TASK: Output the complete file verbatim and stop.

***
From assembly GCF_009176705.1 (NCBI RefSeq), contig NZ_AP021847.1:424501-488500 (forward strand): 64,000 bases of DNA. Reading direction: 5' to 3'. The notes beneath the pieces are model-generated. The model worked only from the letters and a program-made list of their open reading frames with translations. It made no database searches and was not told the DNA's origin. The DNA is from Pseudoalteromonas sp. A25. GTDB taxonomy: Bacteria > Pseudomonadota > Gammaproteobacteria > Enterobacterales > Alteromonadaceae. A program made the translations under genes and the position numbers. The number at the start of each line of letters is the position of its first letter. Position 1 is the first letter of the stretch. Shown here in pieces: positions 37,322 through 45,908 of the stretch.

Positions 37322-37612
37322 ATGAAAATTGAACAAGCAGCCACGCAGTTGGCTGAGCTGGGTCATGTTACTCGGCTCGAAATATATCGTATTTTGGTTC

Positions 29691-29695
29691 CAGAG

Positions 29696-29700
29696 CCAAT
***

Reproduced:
From assembly GCF_009176705.1 (NCBI RefSeq), contig NZ_AP021847.1:424501-488500 (forward strand): 64,000 bases of DNA. Reading direction: 5' to 3'. The notes beneath the pieces are model-generated. The model worked only from the letters and a program-made list of their open reading frames with translations. It made no database searches and was not told the DNA's origin. The DNA is from Pseudoalteromonas sp. A25. GTDB taxonomy: Bacteria > Pseudomonadota > Gammaproteobacteria > Enterobacterales > Alteromonadaceae. A program made the translations under genes and the position numbers. The number at the start of each line of letters is the position of its first letter. Position 1 is the first letter of the stretch. Shown here in pieces: positions 37,322 through 45,908 of the stretch.

Positions 37322-37612
37322 ATGAAAATTGAACAAGCAGCCACGCAGTTGGCTGAGCTGGGTCATGTTACTCGGCTCGAAATATATCGTATTTTGGTTC

Positions 29691-29695
29691 CAGAG

Positions 29696-29700
29696 CCAAT